Lessons From Experience: SWOT Analysis

Introduction

The story that you are about to read is from actual events that occurred in the field. Its purpose is to provide you with a real-world example from a seasoned professional in the business world.

SWOT Analysis

One of the most important tools to use when making a business decision is the strengths, opportunities, weaknesses, and threats (SWOT) analysis; that is, a method to assess an organization’s strengths and weaknesses and the internal and external opportunities and the threats it faces. When I was asked to evaluate whether it made sense for a stockbroker to market to a new territory, I immediately began to provide my own opinions and preconceived notions. As I prepared for my presentation to disclose my evaluation, I noticed that my opinions were slanted—even untruthful to some degree. I recognized an opportunity to apply what I’d learned in school and gave SWOT a chance. It took me 2 hours to develop a well-rounded analysis and to make a more informed decision. Doing a SWOT analysis saved me from making a big mistake—one that could have cost the company thousands of dollars and likely cost me my job.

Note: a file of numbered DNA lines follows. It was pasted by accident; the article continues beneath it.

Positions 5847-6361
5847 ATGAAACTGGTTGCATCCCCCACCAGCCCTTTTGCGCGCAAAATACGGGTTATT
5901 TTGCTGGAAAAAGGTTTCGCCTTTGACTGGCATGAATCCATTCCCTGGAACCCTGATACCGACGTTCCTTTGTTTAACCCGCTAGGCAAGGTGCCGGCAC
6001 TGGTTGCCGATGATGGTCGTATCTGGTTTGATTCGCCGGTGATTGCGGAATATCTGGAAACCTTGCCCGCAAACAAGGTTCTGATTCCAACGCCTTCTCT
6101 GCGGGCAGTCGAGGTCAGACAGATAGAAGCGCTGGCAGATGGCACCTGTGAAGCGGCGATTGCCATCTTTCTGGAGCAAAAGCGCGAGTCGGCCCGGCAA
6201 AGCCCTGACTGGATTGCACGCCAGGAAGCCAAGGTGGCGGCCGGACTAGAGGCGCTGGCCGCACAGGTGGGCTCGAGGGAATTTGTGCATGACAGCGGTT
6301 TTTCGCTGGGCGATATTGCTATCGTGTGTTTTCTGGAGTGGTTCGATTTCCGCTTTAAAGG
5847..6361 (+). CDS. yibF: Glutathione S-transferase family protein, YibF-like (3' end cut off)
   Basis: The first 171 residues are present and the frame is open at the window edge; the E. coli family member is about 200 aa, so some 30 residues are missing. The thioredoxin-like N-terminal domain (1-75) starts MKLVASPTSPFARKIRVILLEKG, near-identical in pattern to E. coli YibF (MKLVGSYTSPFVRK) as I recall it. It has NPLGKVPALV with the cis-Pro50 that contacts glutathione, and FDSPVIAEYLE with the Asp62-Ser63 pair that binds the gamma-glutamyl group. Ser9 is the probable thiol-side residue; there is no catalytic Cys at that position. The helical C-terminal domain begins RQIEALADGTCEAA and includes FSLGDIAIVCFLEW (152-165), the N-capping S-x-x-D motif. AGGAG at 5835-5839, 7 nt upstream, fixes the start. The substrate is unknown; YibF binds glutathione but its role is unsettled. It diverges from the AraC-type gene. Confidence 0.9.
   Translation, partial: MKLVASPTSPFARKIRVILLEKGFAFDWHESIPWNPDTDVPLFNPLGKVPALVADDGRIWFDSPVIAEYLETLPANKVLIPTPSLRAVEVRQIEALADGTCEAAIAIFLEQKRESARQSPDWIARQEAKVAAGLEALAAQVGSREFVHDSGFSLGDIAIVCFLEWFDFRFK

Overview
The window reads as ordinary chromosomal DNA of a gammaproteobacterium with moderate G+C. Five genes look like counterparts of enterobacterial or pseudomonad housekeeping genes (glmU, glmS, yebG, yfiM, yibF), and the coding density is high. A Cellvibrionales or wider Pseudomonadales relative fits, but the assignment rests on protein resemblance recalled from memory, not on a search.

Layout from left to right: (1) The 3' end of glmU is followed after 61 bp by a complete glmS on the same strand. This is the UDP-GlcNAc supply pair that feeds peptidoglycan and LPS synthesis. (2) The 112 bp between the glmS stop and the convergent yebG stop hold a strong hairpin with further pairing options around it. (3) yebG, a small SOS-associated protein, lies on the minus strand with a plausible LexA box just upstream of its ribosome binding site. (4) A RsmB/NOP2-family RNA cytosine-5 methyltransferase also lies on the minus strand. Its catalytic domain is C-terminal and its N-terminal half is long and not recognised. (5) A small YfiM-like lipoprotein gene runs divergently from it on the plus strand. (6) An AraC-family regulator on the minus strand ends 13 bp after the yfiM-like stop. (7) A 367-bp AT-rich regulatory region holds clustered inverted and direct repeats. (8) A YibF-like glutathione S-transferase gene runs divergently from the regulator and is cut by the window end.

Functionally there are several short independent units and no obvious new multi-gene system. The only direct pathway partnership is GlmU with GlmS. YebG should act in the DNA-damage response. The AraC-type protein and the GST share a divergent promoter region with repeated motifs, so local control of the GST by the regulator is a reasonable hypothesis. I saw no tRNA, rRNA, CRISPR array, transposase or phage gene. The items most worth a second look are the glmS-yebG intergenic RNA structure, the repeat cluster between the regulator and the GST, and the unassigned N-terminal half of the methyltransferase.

It is important to take away the following from this scenario:

• A SWOT analysis should be conducted for all major decisions in business.